In the most recent book in the series, Caddy Ever After the story is told from altering perspectives, a new tack on the part of author McKay. The big news is that Caddy and Michael have broken up, Saffy is dating someone new and Sarah and Indigo might be something more than friends—maybe. These changes all result in many opportunities for McKay to muse on young adult life, such as the profound quality of this assessment (from Indigo's point of view): "Peer pressure is an amazing thing. Sometimes it is like a storm-force wind. If you stand against it, you are liable to be flattened. That is why most people just let themselves be swept along." Or even better, consider how Saffy views a slightly sinister night: "That afternoon I realized something about darkness. It is stronger than light. Light can push the dark back, but it cannot get rid of it. The dark stays. It hangs about under leaves. It runs beside stone walls. It waits in doorways. When the sun goes down it leaks out of these places like a spreading stain."

Sounds lovely, doesn't it? That way with words, on subjects as bland as peer pressure and as lush as the dark, elevates all of McKay's books far above the standard young adult fare. On the one hand in this title, the question is whether or not Caddy will marry another young man—the decidedly wrong young man—but really there is ever so much more to be found in Caddy Ever After as well as the other Casson family books. The young people are smart and deep and inquisitive, the adults equal parts responsible and daffy and the action remarkably ordinary, although the circumstances always seem a bit unique. I am hard pressed to see just how, exactly, my own childhood differed so much from Saffy's or Rose's, and yet clearly it did. In some fundamental and remarkable fashion, I was missing something, and in the Cassons, even at the much older age of 38, finally I have found it.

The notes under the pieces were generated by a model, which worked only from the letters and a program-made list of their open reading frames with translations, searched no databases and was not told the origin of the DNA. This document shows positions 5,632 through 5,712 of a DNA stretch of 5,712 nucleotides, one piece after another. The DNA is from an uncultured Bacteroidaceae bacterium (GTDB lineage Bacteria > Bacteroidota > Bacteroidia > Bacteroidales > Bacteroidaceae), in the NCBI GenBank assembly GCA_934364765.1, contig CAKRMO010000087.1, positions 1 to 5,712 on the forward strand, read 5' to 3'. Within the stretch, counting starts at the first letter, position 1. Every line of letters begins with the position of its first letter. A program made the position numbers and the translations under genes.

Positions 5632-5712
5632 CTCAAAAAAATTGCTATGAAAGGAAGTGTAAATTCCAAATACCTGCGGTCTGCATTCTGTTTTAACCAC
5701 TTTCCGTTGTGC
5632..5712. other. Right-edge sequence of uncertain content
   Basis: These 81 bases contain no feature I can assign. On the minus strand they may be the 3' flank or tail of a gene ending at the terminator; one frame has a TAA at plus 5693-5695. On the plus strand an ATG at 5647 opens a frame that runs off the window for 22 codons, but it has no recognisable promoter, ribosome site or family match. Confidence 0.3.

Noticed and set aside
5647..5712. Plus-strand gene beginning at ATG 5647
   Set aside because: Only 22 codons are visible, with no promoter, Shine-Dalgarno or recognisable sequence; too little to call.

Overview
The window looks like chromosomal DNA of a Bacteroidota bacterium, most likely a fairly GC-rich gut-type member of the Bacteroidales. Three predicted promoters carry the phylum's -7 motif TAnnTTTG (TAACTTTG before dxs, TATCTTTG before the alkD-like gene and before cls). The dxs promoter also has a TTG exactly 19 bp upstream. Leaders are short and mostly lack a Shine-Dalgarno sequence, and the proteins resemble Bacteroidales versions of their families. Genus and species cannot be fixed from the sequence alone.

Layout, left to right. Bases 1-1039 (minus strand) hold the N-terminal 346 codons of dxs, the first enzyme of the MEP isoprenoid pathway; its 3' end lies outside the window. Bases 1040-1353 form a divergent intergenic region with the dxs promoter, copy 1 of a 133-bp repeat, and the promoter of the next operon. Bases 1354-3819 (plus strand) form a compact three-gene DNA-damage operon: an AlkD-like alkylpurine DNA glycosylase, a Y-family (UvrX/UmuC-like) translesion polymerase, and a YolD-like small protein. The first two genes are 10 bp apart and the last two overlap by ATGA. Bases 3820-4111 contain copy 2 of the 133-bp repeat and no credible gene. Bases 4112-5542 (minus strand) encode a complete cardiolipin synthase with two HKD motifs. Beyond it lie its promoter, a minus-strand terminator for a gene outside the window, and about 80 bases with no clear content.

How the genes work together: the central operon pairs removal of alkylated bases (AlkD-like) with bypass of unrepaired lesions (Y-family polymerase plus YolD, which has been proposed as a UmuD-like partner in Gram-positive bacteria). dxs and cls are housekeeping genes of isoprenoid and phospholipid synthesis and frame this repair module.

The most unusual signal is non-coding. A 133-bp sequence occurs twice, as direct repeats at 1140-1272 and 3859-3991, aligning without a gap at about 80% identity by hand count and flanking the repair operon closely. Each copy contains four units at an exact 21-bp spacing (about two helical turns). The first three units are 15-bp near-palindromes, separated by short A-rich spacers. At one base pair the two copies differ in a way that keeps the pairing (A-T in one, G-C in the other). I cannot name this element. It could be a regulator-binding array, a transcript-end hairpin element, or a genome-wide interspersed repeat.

In sharp contrast to the minor disturbances in the Casson household, in Linda Lowery's Truth and Salsa thirteen-year old Hayley Flynn finds it hard to believe her family will ever be okay again. Her father has left and after a long battle with depression, her mother's sadness now threatens to overwhelm her. In the book's opening pages, readers learn that Mrs. Flynn is "broken." Hayley explains, "She's like a house whose windows got shattered by flying bricks. Now cold air whips right through, freezing the warm corners inside." It has been decided that she needs to spend several months in a depression treatment center and because of that, Hayley must go off to Mexico and her grandmother. That's when the story takes off in all sorts of splendid directions.

First up, Hayley's mother is not seen as a victim, nor does she disappear from the narrative just because she is ill. After Hayley leaves Michigan she continues to call her mother and update her on her life and by the story's end her mother manages to play a big part in bringing about a happy ending for Hayley's newfound friends. Before all of that happens though, Hayley moves into her new tower bedroom, "Rapunzel's penthouse, " eats a lot of salsa and works on becoming a better artist. As it turns out, her grandmother lives in a circular haunted house (a small mystery that allows for a few nice plot twists) has a papier-mache skeleton named Cynthia in her entryway and keeps a jungle growing in her backyard. She encourages Hayley to have fun—a lot of fun—and together they end up as extras in a film, participate in more than one splendid fiesta and embark on a trip to see migrating Monarch butterflies. In every way that matters, she gives Hayley a safe place to land as her mother rebuilds her life. More importantly, she also insists that the teen enjoy herself and that is the lesson that Hayley needs to learn the most.